We continue the Google Glass saga with a new episode meant to test the device’s resistance in unusual weather conditions. Now, you probably remember that there were a lot of complaints from developers who claimed that their display prism peeled off after a few days spent outside in daytime temperatures. Even though this looks like a minor issue, it can actually lead to serious damage. Developers who met this issue have had their Glass devices replaced with new ones and so far we haven’t seen any solution to this problem.
However, now that winter has arrived almost everywhere in the world, time to take the Glass to a new test, this time in cold temperatures.
Related to this matter, the answer is that Glass resists pretty well in cold temperatures and doesn’t seem to have any visible issue. We got this information from Josh Braaten, one of the developers admitted in the Explorer program who took the Glass out at zero degrees Fahrenheit, while he did some outdoor activities to see how it will cope. You can check the results yourself in the videos he took during this time.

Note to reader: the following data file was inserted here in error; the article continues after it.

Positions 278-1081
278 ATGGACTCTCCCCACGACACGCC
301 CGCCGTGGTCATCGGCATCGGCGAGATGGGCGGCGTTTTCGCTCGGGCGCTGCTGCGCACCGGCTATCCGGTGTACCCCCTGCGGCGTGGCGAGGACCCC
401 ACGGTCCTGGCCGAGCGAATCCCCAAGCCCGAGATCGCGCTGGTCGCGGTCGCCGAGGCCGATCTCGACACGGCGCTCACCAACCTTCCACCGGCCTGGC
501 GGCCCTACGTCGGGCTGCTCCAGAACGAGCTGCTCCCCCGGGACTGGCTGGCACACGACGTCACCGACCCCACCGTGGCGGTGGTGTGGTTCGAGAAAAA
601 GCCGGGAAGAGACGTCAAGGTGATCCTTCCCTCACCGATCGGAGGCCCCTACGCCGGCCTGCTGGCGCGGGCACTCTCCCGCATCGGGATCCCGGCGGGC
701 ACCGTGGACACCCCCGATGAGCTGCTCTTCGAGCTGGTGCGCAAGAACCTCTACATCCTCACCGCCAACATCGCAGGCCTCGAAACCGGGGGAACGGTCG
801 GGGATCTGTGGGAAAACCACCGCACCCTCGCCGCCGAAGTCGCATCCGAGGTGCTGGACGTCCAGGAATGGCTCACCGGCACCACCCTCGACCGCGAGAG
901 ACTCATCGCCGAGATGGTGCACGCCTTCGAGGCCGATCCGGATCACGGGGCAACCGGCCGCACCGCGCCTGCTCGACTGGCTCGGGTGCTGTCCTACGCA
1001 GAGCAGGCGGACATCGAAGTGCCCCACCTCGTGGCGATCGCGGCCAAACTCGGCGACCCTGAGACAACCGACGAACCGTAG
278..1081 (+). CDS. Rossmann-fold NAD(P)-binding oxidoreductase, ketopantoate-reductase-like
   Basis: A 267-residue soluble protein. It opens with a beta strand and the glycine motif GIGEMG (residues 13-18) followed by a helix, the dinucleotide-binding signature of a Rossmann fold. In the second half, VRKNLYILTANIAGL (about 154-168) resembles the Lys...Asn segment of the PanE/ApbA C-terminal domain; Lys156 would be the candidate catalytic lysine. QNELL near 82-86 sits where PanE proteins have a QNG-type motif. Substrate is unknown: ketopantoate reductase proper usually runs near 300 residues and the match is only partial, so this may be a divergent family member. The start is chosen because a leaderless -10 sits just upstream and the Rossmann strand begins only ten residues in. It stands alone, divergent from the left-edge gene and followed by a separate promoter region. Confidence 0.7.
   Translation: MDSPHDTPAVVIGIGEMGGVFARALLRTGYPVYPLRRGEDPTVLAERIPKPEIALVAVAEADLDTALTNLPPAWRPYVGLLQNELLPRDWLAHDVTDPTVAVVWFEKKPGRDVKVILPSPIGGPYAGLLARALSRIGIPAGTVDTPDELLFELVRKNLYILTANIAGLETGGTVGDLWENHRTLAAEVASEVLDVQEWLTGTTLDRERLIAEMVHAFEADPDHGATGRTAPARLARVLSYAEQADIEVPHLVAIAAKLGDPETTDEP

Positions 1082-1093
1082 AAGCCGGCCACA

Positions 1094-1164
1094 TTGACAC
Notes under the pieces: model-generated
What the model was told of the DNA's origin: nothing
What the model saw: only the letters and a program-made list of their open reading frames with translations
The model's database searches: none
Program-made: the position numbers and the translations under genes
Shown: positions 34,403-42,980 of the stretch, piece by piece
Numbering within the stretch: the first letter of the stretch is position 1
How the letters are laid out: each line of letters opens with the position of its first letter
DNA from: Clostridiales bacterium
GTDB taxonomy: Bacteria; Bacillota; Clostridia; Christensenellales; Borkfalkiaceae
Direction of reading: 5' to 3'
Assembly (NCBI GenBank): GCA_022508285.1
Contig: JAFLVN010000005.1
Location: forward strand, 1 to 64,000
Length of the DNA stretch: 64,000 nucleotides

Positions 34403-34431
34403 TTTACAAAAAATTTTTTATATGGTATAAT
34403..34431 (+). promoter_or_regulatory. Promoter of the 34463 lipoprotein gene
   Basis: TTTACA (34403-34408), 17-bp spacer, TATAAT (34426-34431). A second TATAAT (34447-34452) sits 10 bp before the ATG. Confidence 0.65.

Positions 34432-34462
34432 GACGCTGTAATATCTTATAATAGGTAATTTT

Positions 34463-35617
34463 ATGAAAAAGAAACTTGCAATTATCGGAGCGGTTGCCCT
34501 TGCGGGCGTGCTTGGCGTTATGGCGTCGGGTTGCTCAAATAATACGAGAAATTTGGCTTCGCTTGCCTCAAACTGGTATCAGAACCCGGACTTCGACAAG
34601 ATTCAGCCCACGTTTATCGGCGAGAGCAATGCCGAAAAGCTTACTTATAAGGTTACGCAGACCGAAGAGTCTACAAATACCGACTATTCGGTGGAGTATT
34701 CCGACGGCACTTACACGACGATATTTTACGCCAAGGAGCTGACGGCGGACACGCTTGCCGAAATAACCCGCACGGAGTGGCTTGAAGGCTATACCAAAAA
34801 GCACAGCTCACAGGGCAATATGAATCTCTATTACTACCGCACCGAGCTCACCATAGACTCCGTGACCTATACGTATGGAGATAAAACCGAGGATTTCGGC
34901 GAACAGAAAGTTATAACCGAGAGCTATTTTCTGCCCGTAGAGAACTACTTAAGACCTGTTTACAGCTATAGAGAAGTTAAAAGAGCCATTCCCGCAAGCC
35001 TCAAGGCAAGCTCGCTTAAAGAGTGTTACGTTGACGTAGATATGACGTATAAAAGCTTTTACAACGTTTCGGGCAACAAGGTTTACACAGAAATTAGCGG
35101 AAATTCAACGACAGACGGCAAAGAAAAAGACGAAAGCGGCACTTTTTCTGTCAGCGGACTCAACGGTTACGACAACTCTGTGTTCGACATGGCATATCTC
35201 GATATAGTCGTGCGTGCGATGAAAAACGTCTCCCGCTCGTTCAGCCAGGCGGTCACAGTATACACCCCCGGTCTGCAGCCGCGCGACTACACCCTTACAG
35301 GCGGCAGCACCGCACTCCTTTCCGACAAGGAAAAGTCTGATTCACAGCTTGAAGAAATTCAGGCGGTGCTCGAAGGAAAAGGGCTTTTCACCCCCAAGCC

So, while blowing the snow from the driveway and throwing some water in the cold air, Josh also took some photos and recorded a few videos. He said that he even listened to some music on Google Play Music All Access. The interesting part is that he managed to do all of these things with nearly 30% battery life and still had almost 11% left when he went back inside.
Considering that during an hour he took 10 photos, recorded 15 videos and listened music for about 20 minutes on cold weather, we can say that Glass passed this test quite well.
The test was simple with no scientific purposes, but it helped to prove that Glass could resist to the above presented conditions and most of all, it doesn’t come with the same issues it did in hot temperatures and humidity.
However, the device presented some new symptoms this time and we’re not sure if this is normal or if they could mean trouble at some point. Josh said that he was a little bit worried by a cracking sound made by Glass when the materials used in its built (titanium and plastic) were first exposed to this temperature. One of the possible causes of this sound could be the device trying to adjust to low temperatures. Or maybe that was just the sound of the materials not adjusting with low temperatures and then, a longer exposure to this environment or to even lower temperatures could as well damage the device.
Josh is determined to take this experience even further and test Glass on lower temperatures in order to discover its limits in this environment. Stay tuned to see what happens next.